Poem, Poetry

Catching Air – 2 poems

Today, as another added extra, we celebrate the launch of the final publication of 2020 from Maytree Press.

Catching Air by Galway based writer, Vinny Glynn-Steed is a sometimes intimate and often powerful exploration of new fatherhood and the wild southern Irish landscape. A wonderful lyrical debut from this award winning writer.

If you are looking for those last minute stocking fillers then you’ll find a host of stunning books in the Maytree Shop including Catching Air which is released today.

Home | Maytree Press (bigcartel.com)

Catching Air

From an upstairs window I hear the procession
moan of horns, tyres jawing gravel
the sound of car doors like a round of applause 
from the Gods
and then the silence
but for rustle of rose, orchid, hyacinth 
and the people who tend their box of whispers 
the birch trees lurking in corners, four heavenly kings  
who watched us through time, settle with the mandible
of a wild boar, faces turned towards the rising sun
some bare-breasted artefact a guide in bewildering dark
to this point where a slab and stone border defines a memory
sustenance for all our ghosts
like a child catching air with a butterfly net 
or dreams of the astral cartographer
– ordnance survey of stars not yet discovered.



Bog Scripture

Not long after the obligatory dip of Sunday 
fingers we search again for meaning 
this time up high where curlew calls 
are unrestrained – we stand; imposters wind-blushed 
under the sanctuary of her hanging sun 
and amongst bog rush we measure the daylight in hands
blisters, sores, count the crusted callouses on a landscape 
horizontal – where the shadow of a sleán tells us nothing 
really changes in a thousand years, how only hands grow 
old, hands that found scripture in the sedges 
hidden in Faddan More, scattered stones and pebbles 
opened to the heat like breathless vowels  
and how on a bed of bladderwort, a history 
of ancient grammar lies sleeping.


Vinny Glynn-Steed from Galway is widely published at home and abroad. His work has appeared in journals and online in Mexico, the United States, Wales and Northern Ireland. He has featured in publications such as Windows 25th edition, Parhelion and Cinnamon Press anthology. Other publications include Galway Review, Headstuff, Skylight 47, Crannog, Into the Void, Bangor Journal, Tales from the Forest magazine, Ogham Stone, Ofi Press magazine, ROPES, All the Sins, Mediterranean Poetry, Flight, Boyne Berries, Dodging the Rain and Poems in Profile.

Vinny was the winner of the 2020 Allingham poetry competition.



Catching Air by Vinny Glynn-Steed | Maytree Press (bigcartel.com)

Poem, Poetry

January – two poems

Today we celebrate the launch of Sarah Barr’s new Maytree publication, January.

Sarah, originally from London, studied English at London University, Social Sciences at Southampton University and now lives in Dorset where she writes poetry and fiction, teaches writing, mentors writers and leads a Stanza group. Her poems have twice won the Dorset Award in the Bridport Prize. She has worked as a counsellor and as an Open University tutor of social sciences and creative writing. Sarah often writes about relationships and has particular interests in psychological, social and environmental issues.

The collection is already receiving favourable reviews and we’re delighted to share these words from award winning poet, John McCullough:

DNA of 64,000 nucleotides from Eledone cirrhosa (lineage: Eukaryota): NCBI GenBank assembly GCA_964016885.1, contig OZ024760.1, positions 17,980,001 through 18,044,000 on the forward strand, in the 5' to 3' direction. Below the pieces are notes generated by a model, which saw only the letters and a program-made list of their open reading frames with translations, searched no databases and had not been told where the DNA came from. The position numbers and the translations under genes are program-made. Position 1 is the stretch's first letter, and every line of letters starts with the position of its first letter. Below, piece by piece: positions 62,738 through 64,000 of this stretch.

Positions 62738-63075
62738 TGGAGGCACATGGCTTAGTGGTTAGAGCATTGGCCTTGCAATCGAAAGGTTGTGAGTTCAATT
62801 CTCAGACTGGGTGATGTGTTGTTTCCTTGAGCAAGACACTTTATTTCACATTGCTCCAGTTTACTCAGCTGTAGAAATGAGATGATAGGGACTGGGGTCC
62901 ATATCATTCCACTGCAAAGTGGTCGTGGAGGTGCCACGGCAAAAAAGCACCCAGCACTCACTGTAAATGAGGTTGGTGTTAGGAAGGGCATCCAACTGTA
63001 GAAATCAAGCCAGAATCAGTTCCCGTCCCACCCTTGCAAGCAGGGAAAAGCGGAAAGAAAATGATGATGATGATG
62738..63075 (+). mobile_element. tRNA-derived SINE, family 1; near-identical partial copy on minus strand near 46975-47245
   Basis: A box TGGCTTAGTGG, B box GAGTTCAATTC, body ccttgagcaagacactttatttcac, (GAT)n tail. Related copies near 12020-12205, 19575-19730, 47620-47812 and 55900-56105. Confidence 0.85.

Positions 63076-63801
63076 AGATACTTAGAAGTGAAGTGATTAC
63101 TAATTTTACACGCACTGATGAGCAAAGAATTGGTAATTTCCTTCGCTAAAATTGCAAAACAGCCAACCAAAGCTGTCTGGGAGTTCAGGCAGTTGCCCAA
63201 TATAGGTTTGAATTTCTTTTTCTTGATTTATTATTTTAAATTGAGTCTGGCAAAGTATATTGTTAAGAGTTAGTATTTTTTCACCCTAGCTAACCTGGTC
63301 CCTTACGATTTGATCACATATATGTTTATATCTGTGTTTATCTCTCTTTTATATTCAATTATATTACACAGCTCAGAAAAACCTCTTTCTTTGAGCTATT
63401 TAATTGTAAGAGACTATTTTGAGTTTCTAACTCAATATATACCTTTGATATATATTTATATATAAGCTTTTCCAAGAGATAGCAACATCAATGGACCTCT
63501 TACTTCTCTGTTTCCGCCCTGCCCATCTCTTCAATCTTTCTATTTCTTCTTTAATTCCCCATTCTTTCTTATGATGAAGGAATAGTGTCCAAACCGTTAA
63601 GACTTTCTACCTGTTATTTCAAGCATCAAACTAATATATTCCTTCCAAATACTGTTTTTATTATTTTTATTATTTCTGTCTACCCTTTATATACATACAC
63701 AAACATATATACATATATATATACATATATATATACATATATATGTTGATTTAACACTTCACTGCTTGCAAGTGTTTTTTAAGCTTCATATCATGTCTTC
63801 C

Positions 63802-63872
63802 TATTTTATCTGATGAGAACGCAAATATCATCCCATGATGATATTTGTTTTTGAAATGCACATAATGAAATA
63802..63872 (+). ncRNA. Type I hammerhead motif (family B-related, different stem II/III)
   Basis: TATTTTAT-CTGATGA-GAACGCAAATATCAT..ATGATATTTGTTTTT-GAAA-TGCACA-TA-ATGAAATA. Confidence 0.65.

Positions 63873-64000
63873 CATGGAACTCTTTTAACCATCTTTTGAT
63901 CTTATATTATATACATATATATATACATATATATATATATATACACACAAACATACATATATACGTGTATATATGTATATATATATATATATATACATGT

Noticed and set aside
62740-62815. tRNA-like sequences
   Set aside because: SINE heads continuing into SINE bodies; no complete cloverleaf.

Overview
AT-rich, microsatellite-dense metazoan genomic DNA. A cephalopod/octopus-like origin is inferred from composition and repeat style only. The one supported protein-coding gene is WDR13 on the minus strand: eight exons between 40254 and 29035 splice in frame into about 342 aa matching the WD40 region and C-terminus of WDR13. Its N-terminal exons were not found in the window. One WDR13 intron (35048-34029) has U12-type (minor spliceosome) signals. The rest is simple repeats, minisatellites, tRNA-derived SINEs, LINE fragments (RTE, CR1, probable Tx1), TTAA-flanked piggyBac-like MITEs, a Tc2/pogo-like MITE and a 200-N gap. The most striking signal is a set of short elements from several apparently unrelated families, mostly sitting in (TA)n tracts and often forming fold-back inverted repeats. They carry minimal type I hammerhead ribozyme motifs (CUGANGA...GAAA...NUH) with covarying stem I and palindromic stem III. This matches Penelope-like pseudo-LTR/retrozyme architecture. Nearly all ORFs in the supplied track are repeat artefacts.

Sarah Barr writes subtle poems that probe the edges of uncertainties, the details of objects and landscapes gradually revealing her speakers’ unease. The disjunctions in the title piece evoke the sudden leaps of a mind actively thinking, the white spaces between stanzas inviting us to imagine what’s going on beneath the clipped surface of the language. Elsewhere, simple phrasing holds carefully nuanced images: the menace of cracking ice, a long-married couple surrounded by ‘masks / and stiff-limbed, velvet-dressed dolls.’ The writing carries on unfolding inside the reader long after their eyes have left the page.

John McCullough

Dartmoor Snow  

We stride out
and listen to the scrunch of boots
in the deep, dry powder.
Down the slippery path where frosted catkins
and hawthorn overhang
to the half-way metal bench
upholstered in white.
We track across the sloping field,
admire our footprints,
greet the only other human out today,
a swaddled woman with terriers
who roll, pat paws, and turn
into snow-dogs. 
We catch snowflakes on our tongues.
Neige, nieve, sneachta, eira, snaw,
a blurring of boundaries.
The sky thickens
and snow keeps falling.
Where are all the children?
Returning home, a fringe of icicles
hangs from the shed roof eaves.
We play music,
slice bread, pour wine. 




Ice 

As a child, cracking frozen puddles with my heel,
I delighted in their special creak,
their mud imprinted with stars.

We’d snap off icicles
hanging from low eaves like glass stalactites,
and brandish them in chilblained fingers.

I tried reading The Snow Queen –
a sliver of glass turned to ice in someone’s heart,
and I never reached the end of the story.

Walking across the lake at Zell am Zee,
towards the frosted wedding-cake hotel,
the curlers’ shouts chiming through the air,

the soft afternoon snow blurring our footprints,
I wonder, how do they know when the ice
is about to crack?  How will we know?




January is available direct from the Maytree online shop for £7.00.

https://maytreepress.bigcartel.com/

Poem, Poetry

Because of the War – Aziz Dixon

We are delighted to help celebrate the launch of the second three trees edition from Maytree Press with the stunning debut from Aziz Dixon.

In this heartbreaking collection, the poet explores the fragility of peace from post war Britain to the war ravaged streets of Srebrenica.

A remarkable debut by a poet who I’m sure we will hear a lot more from in years to come.

Because of the War is available direct from Aziz or on-line from the Maytree Shop.

 

Because of the war

On holiday none of them liked us.
I was seven when I found out.
When we open our mouths